Vale of Tears: Revisiting the Canudos Massacre in Northeastern Brazil, 1893-1897

Posted in Books, Brazil, Caribbean/Latin America, History, Media Archive, Monographs on 2017-11-20 04:28Z by Steven

Vale of Tears: Revisiting the Canudos Massacre in Northeastern Brazil, 1893-1897

University of California Press
December 1995
365 pages
Paperback ISBN: 9780520203433

Robert M. Levine (1941-2003), Professor of History and Director of Latin American Studies
University of Miami

The massacre of Canudos In 1897 is a pivotal episode in Brazilian social history. Looking at the event through the eyes of the inhabitants, Levine challenges traditional interpretations and gives weight to the fact that most of the Canudenses were of mixed-raced descent and were thus perceived as opponents to progress and civilization.

In 1897 Brazilian military forces destroyed the millenarian settlement of Canudos, murdering as many as 35,000 pious rural folk who had taken refuge in the remote northeast backlands of Brazil. Fictionalized in Mario Vargas Llosa’s acclaimed novel, War at the End of the World, Canudos is a pivotal episode in Brazilian social history. When looked at through the eyes of the inhabitants of Canudos, however, this historical incident lends itself to a bold new interpretation which challenges the traditional polemics on the subject. While the Canudos movement has been consistently viewed either as a rebellion of crazed fanatics or as a model of proletarian resistance to oppression, Levine deftly demonstrates that it was, in fact, neither.

Vale of Tears probes the reasons for the Brazilian ambivalence toward its social history, giving much weight to the fact that most of the Canudenses were of mixed-race descent. They were perceived as opponents to progress and civilization and, by inference, to Brazil’s attempts to “whiten” itself. As a result there are major insights to be found here into Brazilians’ self-image over the past century.

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The Lives of Frederick Douglass

Posted in Articles, Biography, Books, History, Media Archive, Monographs, Slavery, United States on 2015-09-10 01:14Z by Steven

The Lives of Frederick Douglass

Harvard University Press
February 2016
350 pages
5-1/2 x 8-1/4 inches
9 halftones
Hardcover ISBN: 9780674055810

Robert S. Levine, Professor of English and a Distinguished University Professor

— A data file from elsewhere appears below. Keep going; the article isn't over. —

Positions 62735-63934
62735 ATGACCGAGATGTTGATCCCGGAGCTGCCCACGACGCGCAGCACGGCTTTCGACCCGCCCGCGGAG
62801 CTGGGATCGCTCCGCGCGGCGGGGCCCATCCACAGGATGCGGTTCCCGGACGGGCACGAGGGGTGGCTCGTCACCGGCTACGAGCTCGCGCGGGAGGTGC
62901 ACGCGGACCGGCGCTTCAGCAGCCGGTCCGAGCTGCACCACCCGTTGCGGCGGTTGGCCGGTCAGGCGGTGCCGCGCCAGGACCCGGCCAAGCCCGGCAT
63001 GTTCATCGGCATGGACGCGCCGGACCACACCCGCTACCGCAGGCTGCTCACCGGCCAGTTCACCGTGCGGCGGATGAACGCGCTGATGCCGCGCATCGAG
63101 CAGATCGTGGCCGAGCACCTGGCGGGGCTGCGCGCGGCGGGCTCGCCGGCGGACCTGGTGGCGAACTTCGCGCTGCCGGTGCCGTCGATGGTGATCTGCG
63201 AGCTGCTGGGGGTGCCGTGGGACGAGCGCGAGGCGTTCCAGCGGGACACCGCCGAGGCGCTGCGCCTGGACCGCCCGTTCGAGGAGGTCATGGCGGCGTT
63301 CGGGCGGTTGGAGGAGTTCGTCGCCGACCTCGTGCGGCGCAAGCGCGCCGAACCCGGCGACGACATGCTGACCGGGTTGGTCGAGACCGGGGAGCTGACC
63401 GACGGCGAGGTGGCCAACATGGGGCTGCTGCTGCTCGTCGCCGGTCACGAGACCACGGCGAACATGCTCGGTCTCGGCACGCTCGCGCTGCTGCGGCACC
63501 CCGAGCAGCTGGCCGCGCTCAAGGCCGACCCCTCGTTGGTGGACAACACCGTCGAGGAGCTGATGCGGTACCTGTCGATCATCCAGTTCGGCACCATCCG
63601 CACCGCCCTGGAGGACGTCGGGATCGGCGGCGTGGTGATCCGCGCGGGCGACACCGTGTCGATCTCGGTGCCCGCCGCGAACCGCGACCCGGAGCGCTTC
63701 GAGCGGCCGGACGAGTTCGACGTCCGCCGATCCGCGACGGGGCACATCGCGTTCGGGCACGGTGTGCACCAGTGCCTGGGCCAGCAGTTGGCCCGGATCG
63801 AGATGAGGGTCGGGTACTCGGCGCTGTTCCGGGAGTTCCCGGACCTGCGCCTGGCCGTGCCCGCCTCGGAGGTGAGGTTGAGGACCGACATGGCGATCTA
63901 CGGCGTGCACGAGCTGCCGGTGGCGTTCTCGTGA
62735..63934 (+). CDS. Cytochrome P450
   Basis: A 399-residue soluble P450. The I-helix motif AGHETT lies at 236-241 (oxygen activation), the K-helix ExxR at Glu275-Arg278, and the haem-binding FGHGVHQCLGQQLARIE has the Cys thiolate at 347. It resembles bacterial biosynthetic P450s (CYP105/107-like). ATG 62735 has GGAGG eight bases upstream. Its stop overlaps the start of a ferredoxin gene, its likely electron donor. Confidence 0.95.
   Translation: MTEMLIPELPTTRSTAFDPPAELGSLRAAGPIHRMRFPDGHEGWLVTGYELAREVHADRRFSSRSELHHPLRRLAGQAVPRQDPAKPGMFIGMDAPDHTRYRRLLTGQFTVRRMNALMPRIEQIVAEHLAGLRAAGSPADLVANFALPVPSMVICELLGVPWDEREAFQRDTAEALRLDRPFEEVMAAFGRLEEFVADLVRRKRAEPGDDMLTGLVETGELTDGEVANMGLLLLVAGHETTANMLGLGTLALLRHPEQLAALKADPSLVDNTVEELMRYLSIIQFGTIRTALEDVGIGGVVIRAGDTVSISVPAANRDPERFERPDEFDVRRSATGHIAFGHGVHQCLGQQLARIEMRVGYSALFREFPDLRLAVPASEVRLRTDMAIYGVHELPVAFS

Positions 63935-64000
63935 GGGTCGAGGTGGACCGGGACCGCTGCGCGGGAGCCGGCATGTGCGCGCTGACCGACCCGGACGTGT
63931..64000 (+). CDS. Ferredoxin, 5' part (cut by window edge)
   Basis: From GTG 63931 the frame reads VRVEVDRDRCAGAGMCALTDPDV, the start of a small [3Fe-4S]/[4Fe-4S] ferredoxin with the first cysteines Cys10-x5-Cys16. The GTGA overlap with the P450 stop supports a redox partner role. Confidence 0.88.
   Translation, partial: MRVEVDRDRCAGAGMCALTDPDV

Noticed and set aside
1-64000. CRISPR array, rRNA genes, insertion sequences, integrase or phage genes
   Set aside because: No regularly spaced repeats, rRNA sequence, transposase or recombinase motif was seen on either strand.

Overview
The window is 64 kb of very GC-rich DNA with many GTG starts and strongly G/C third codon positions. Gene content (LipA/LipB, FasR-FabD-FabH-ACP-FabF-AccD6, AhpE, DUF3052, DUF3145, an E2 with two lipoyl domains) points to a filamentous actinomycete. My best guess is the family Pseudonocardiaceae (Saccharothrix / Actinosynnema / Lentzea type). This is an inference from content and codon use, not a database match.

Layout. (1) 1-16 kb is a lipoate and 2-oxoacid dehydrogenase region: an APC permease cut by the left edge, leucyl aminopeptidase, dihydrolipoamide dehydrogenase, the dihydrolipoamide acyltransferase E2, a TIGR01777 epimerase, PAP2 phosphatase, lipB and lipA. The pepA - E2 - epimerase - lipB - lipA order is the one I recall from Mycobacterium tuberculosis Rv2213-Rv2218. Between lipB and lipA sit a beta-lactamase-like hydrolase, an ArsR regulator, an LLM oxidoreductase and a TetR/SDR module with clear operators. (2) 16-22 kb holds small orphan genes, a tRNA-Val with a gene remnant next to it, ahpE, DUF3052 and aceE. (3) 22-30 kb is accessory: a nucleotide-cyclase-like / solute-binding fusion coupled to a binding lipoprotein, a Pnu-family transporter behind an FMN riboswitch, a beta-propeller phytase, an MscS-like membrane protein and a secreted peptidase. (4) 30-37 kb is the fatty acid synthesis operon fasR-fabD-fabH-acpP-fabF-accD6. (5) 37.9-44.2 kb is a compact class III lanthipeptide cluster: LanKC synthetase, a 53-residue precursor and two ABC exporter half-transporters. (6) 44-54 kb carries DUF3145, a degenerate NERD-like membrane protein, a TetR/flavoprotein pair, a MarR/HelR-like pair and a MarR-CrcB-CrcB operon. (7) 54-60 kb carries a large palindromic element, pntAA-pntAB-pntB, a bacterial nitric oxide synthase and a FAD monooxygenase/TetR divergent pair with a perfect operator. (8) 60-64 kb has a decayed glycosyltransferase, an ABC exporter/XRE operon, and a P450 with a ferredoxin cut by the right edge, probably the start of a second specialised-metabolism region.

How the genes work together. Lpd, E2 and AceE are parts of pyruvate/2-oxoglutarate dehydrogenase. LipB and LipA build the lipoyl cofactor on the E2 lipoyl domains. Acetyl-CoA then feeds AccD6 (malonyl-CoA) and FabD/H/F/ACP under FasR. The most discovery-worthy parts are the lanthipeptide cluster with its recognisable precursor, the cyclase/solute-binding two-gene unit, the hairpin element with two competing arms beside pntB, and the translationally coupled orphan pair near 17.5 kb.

University of Maryland

Frederick Douglass’s fluid, changeable sense of his own life story is reflected in the many conflicting accounts he gave of key events and relationships during his journey from slavery to freedom. Nevertheless, when these differing self-presentations are put side by side and consideration is given individually to their rhetorical strategies and historical moment, what emerges is a fascinating collage of Robert S. Levine’s elusive subject. The Lives of Frederick Douglass is revisionist biography at its best, offering new perspectives on Douglass the social reformer, orator, and writer.

Out of print for a hundred years when it was reissued in 1960, The Narrative of the Life of Frederick Douglass (1845) has since become part of the canon of American literature and the primary lens through which scholars see Douglass’s life and work. Levine argues that the disproportionate attention paid to the Narrative has distorted Douglass’s larger autobiographical project. The Lives of Frederick Douglass focuses on a wide range of writings from the 1840s to the 1890s, particularly the neglected Life and Times of Frederick Douglass (1881, 1892), revised and expanded only three years before Douglass’s death. Levine provides fresh insights into Douglass’s relationships with John Brown, Abraham Lincoln, William Lloyd Garrison, and his former slave master Thomas Auld, and highlights Douglass’s evolving positions on race, violence, and nation. Levine’s portrait reveals that Douglass could be every bit as pragmatic as Lincoln—of whom he was sometimes fiercely critical—when it came to promoting his own work and goals.

Table of Contents

  • Introduction: Lives after the Narrative
  • 1. The Massachusetts Anti-Slavery Society Narrative
  • 2. Taking Back the Narrative: The Dublin Editions
  • 3. Heroic Slaves: Madison Washington and My Bondage and My Freedom
  • 4. Tales of Abraham Lincoln (and John Brown)
  • 5. Thomas Auld and the Reunion Narrative
  • Epilogue: Posthumous Douglass
  • Notes
  • Acknowledgments
  • Index
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